Originally published May 5 2012
Agriculture cooperatives could end hunger while boosting socio-economic development in impoverished regions
by PF Louis
(NaturalNews) Monsanto and Cargill keep rolling on, leading a handful of other mega-corporations toward planetary food and farming control that ensures our demise. Meanwhile, important studies are ignored by our corrupt governments who are heavily influenced and infiltrated by those very same companies.
A world-wide study was initiated by the United Nations (UN) a few years ago to investigate solutions for world hunger as our population increases. This contradicts the efforts of certain elites who create humanitarian covers for their agenda of radically decreasing the population with unworkable and toxic large-scale agricultural programs.
The UN study's conclusion contradicts their plans completely.
The UN report involved many experts and took a few years to complete. The report's coordinator, Olivier De Schutter, presented this press release that received scant attention: "We won't solve hunger and stop climate change with industrial farming on large plantations. The solution lies in supporting small-scale farmers [and to] contribute to rural development. Each region must be able to feed itself."
Other reports ignored and marginalizedThe UN report was not the only study conducted recently favoring small-scale organic farming. Feeding the Future, a report released by the UK's Soil Association, confirmed the UN study with the added focus of organic farming for soil preservation.
The Rodale Institute released their long study with the conclusion that locking farmers into GMO seed contracts was certain to destroy most farmers. Additionally, crop yields are less with GM farming than both conventional and organic farming (http://www.naturalnews.com).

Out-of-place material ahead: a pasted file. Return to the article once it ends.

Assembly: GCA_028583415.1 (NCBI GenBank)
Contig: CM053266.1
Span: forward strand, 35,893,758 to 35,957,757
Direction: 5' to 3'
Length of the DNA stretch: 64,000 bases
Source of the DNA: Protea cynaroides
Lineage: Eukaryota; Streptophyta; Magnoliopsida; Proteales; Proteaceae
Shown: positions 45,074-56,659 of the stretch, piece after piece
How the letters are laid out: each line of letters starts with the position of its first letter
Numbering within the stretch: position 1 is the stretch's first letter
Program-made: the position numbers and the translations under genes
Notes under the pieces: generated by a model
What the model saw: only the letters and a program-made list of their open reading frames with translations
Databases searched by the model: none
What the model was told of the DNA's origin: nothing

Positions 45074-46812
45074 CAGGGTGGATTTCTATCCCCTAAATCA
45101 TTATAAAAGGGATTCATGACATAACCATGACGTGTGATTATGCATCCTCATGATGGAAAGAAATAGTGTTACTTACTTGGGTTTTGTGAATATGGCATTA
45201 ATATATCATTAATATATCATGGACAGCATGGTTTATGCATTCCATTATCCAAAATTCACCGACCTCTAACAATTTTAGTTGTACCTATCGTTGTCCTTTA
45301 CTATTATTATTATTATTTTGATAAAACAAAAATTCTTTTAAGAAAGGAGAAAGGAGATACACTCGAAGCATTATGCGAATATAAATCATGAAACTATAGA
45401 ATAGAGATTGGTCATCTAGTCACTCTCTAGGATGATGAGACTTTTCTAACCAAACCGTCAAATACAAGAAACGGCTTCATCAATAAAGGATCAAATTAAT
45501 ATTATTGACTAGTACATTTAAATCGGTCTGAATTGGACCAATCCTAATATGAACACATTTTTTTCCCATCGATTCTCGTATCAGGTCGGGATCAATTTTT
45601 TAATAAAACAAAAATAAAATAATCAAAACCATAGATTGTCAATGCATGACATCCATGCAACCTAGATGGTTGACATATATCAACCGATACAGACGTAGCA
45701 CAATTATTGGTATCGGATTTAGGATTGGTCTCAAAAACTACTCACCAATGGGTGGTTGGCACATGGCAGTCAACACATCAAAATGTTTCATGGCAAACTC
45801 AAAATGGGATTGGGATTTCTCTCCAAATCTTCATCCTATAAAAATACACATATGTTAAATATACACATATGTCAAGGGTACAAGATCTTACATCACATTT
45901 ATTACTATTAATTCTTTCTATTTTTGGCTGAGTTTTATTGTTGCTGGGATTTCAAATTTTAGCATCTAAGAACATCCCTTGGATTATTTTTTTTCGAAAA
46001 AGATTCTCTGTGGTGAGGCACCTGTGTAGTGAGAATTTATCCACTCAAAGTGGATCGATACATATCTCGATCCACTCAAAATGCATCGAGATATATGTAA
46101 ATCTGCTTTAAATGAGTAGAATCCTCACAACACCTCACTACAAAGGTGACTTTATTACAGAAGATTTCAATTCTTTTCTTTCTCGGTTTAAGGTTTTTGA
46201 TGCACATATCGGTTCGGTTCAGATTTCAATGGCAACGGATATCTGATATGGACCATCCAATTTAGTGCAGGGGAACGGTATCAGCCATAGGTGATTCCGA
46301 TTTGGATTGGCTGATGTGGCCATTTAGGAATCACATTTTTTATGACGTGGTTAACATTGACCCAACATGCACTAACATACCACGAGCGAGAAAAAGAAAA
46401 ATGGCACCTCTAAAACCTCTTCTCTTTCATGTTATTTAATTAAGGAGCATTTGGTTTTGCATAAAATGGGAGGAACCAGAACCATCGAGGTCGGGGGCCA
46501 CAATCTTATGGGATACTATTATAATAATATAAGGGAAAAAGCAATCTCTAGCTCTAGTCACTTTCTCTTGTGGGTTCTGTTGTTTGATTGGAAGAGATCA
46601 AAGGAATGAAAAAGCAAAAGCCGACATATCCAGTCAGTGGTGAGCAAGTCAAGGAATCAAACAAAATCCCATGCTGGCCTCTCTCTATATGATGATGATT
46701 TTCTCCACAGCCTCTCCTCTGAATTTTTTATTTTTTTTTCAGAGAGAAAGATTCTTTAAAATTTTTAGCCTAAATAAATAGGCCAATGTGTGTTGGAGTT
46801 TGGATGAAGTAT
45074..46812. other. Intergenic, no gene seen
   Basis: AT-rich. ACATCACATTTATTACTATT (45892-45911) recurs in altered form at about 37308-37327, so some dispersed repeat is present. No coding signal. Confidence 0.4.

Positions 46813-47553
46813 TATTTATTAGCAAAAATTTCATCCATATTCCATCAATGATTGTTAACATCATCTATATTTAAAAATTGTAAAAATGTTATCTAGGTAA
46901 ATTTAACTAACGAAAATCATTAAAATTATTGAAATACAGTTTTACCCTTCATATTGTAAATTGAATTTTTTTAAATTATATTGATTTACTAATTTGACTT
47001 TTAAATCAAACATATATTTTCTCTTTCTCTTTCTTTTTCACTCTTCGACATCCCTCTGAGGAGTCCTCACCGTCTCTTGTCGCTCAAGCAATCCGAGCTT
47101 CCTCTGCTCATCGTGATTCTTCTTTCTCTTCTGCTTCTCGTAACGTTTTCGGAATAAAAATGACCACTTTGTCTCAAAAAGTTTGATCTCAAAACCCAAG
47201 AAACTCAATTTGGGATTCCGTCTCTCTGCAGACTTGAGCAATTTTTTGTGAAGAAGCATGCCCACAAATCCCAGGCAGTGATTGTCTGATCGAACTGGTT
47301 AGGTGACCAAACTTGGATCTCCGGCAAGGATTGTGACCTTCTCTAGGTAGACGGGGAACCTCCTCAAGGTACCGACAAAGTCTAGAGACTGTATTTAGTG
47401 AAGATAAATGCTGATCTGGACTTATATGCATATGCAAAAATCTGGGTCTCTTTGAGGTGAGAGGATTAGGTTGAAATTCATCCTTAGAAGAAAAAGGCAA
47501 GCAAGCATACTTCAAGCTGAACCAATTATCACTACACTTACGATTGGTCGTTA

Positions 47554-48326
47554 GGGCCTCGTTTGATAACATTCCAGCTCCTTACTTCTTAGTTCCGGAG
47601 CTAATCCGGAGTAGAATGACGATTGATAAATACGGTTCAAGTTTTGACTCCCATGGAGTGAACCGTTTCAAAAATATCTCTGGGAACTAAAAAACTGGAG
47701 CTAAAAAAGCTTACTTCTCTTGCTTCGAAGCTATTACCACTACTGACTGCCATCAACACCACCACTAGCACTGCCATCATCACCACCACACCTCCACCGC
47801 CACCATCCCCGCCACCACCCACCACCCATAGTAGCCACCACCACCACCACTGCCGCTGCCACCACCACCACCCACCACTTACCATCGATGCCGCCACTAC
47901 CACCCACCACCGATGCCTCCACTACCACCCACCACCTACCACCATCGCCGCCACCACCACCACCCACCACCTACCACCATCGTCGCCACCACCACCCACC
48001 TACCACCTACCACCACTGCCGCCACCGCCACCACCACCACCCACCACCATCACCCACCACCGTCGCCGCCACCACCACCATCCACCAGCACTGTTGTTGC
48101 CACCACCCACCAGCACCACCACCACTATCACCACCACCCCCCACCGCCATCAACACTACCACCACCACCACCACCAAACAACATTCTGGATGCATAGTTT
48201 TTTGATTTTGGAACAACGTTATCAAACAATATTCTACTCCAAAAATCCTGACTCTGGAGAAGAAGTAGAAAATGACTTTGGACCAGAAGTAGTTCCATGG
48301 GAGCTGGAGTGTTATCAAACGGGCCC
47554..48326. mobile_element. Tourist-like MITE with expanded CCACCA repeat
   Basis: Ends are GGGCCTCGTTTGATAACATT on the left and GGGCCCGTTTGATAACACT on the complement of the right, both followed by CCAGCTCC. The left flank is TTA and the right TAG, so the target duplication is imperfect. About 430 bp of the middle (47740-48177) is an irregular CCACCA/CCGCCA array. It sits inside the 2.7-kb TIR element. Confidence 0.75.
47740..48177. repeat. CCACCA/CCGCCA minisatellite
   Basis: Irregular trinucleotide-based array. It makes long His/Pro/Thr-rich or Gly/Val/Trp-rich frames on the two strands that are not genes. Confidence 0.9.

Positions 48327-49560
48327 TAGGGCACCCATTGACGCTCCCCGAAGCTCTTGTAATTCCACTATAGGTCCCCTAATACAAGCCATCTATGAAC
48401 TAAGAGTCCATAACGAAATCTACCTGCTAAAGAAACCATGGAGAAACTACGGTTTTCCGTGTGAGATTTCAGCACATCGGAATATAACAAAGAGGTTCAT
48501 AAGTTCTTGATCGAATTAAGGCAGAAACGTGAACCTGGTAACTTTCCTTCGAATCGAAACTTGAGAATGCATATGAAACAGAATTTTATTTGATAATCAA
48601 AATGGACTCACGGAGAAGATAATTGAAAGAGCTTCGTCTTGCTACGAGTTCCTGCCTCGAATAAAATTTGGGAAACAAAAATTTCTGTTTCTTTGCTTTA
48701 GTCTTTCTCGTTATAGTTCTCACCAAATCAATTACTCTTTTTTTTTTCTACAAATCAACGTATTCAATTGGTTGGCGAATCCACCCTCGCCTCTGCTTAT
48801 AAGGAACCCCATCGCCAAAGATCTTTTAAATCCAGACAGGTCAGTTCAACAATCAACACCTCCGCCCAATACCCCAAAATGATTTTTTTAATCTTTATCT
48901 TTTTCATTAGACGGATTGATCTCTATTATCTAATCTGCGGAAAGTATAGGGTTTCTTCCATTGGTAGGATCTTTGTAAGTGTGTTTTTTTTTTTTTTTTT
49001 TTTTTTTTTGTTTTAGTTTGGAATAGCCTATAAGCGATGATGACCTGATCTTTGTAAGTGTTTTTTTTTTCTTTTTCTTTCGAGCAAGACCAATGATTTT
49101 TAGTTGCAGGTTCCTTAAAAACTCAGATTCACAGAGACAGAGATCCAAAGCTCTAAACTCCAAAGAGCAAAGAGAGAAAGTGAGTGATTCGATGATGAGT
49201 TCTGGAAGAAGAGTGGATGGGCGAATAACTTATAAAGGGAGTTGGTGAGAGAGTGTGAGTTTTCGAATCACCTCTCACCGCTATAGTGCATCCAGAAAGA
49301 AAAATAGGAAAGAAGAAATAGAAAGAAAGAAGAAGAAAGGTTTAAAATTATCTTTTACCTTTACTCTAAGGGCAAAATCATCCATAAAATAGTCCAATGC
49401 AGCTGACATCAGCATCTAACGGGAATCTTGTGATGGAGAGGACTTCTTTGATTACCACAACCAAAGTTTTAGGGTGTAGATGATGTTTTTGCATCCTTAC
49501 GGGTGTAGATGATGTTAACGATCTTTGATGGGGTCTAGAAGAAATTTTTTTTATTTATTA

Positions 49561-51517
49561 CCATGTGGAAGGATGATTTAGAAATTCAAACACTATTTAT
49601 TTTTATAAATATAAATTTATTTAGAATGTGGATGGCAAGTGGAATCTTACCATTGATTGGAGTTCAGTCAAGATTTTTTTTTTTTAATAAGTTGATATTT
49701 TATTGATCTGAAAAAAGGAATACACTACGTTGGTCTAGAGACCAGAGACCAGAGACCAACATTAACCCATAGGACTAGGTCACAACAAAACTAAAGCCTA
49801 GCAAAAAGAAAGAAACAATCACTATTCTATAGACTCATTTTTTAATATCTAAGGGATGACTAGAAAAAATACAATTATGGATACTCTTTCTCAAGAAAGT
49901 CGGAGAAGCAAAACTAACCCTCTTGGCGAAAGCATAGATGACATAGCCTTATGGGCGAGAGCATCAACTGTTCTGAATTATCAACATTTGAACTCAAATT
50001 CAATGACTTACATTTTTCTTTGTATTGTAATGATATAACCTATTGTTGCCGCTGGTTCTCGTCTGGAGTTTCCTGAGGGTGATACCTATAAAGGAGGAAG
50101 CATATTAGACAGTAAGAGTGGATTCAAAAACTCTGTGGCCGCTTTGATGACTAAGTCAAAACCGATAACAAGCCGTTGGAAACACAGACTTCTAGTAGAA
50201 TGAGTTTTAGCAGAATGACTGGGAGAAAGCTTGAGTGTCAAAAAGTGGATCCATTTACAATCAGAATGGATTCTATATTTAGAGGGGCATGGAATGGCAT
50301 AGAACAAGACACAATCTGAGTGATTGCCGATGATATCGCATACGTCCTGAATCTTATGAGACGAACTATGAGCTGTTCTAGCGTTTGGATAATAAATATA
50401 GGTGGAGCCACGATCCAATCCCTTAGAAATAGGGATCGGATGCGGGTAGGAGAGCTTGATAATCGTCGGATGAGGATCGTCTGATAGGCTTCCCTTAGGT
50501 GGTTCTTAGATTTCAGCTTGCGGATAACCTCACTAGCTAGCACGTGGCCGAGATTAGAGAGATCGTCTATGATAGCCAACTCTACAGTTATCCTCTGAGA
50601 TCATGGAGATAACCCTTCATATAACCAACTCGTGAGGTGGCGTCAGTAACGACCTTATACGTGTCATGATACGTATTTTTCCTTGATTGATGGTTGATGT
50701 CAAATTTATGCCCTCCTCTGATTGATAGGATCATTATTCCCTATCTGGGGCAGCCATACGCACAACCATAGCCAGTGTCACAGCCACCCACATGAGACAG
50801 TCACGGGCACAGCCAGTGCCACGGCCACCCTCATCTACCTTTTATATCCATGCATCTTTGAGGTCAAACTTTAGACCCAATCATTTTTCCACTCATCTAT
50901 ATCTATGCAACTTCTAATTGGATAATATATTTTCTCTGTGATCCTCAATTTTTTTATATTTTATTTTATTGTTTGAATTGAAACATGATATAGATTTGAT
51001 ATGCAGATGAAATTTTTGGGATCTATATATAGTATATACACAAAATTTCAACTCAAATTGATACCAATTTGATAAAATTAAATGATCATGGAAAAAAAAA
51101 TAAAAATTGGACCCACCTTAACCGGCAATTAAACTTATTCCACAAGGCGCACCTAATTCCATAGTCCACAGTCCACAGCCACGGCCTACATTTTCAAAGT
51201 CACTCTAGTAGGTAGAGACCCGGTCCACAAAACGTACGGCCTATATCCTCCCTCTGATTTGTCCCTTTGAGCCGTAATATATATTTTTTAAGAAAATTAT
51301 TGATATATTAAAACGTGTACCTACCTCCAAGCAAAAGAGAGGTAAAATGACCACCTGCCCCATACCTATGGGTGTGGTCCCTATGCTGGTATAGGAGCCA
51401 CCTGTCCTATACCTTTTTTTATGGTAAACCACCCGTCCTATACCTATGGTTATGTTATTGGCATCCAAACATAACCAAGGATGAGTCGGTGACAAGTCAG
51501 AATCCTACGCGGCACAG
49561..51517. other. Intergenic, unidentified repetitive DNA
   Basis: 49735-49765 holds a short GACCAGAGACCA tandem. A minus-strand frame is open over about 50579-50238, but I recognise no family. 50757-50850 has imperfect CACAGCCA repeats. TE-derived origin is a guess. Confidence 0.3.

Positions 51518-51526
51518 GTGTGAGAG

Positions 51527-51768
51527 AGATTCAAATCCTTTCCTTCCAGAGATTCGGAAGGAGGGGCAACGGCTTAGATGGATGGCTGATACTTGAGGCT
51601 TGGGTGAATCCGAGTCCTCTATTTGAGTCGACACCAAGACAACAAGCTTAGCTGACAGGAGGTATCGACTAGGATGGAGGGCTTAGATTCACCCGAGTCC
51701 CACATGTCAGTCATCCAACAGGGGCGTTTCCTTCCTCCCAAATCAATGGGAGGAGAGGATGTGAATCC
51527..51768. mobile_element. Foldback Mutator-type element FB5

Nevertheless, Monsanto and others get their "feeding the world" press releases out to the "lamestream" media to convince a majority of the public that GMOs and Big-Ag are the solutions for feeding the world. Their disinformation obscures the issues of less nutrition and more toxins going into our food.
This extremely tilted playing field for determining our food supply can be disheartening for participants of the "good fight". But resist we must for us and our progeny (http://www.naturalnews.com/033772_Monsanto_Roundup.html).
As farming activist Dr. Vandana Shiva of India points out: "Seeds controlled by Monsanto, agribusiness trade controlled by Cargill, processing controlled by Pepsi and Phillip Morris, retail controlled by Walmart - is a recipe for food dictatorship. We must occupy the food system to create food democracy."
The effort to create regional agricultural cooperatives world-wideThe rising price of food could be restrained by keeping Wall Street out of the mix. Greedy investors speculate with food commodities, driving prices up more than even supply shortages affect prices.
Large commercial farms create the need for large food broker/distributors such as Cargill who wield too much influence on pricing, distribution, and how agriculture should be managed.
Regional food distribution is a solution for creating support for local organic farming and decentralizing food distribution while restricting commodities market's latest game of derivatives trading that destabilizes prices.
The UN has declared 2012 as the "International Year of Cooperatives."
Agricultural cooperatives do exist currently. Now the International Fund for Agricultural Development (IFAD) is pooling more resources to make the UN declaration for 2012 an eventual reality.
IFAD has created training programs for small rural farmers to understand better basic natural farming techniques with no GMOs or excessive chemical use. This ensures fresher, healthier food for consumers while enabling farmers to enjoy higher profits within regional direct marketing networks.
IFAD President Kanayo Nwanze asserts that farmers should be recognized as important small entrepreneurs for the future of our food. Having each region responsible for feeding itself is a viable solution for farmers and consumers.
Buying locally now as often as possible helps this cause if you can't get directly involved with the IFAD effort.
Sources for this article include:
PDF of UN agriculture report submitted December 2010: http://www.srfood.org
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